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Bennett Joins Till Photonics

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MUNICH, Germany, July 14, 2010 — Fluorescence microscopy systems provider Till Photonics GmbH announced recently the addition of Dr. Brian T. Bennett as its director of scientific business development for microscopy.

Bennett began his career at the University of Massachusetts Medical School, where he obtained his PhD and published several articles on the recruitment of cancer-related proteins within a human nucleus. The first to use microscopy to study the localization of specific proteins, he has published articles that have been awarded the cover photo for the Journal of Cellular Biochemistry.

He has also worked in superresolution and STED microscopy. In addition, Bennett took part in a biological research startup where he developed a fluorescent product line and microscopy support products, and where he consulted with pharmaceutical groups on superresolution imaging.

Most notably, Bennett returned to academia as a research professor at the University of Utah. Along with his colleagues, he played a role in a new superresolution technique called biplane fluorescent photoactivatable localization microscopy (Bi-plane FPALM). This research led him to Till Photonics’ iMIC microscope platform, a tool that helped him to solve several issues surrounding superresolution, as well as to perform general microscopy.

Bennett's knowledge and experience in microscopy will be utilized for the company’s scientific needs, complementing its strategic direction, said Mark Tolbert, president and CEO of Till-USA.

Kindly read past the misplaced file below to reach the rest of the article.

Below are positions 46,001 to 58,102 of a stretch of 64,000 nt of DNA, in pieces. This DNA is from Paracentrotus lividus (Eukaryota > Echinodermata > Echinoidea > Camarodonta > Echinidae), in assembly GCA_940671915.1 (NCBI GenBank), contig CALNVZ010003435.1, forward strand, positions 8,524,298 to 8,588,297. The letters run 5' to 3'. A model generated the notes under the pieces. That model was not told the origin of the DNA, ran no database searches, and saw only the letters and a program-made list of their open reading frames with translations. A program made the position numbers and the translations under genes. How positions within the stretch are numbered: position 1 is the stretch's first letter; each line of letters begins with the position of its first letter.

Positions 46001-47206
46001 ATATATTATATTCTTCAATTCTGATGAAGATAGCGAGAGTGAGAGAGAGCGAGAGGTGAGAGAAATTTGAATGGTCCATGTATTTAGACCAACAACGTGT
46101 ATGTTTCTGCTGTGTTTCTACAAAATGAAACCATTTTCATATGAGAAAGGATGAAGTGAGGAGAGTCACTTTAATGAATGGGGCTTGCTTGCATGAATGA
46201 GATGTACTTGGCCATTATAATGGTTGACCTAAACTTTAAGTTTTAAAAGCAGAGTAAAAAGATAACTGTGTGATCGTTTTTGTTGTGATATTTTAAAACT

“We know that Dr. Bennett’s vast experience in microscopy will help us provide unparalleled advantages to those researchers who are already using iMIC microscopy systems, or for those who, like Dr. Bennett, are discovering the unlimited advantages for the first time,” Tolbert said. “It is the goal of Till Photonics to engage the biological research community at the highest scientific level, and having Dr. Bennett as part of the Till team should do no less.”

For more information, visit:
Jul 2010
fluorescence microscopy
Observation of samples using excitation produced fluorescence. A sample is placed within the excitation laser and the plane of observation is scanned. Emitted photons from the sample are filtered by a long pass dichroic optic and are detected and recorded for digital image reproduction.
AmericasBasic ScienceBi-plane Fluorescent Photo-Activatable Localization MicroscopyBi-plane FPALMbiologicalBiophotonicsBrian BennettBusinesscancerEuropefluorescence microscopyfluorescentimagingiMICJournal of Cellular BiochemistryMark Tolbertmicroscope platformMicroscopynucleusopticsproteinSTED microscopysuper-resolutionsuperresolutionsuperresolution imagingsuperresolution microscopyTILL PhotonicsTill-USAUniversity of MassachusettsUniversity of Utah

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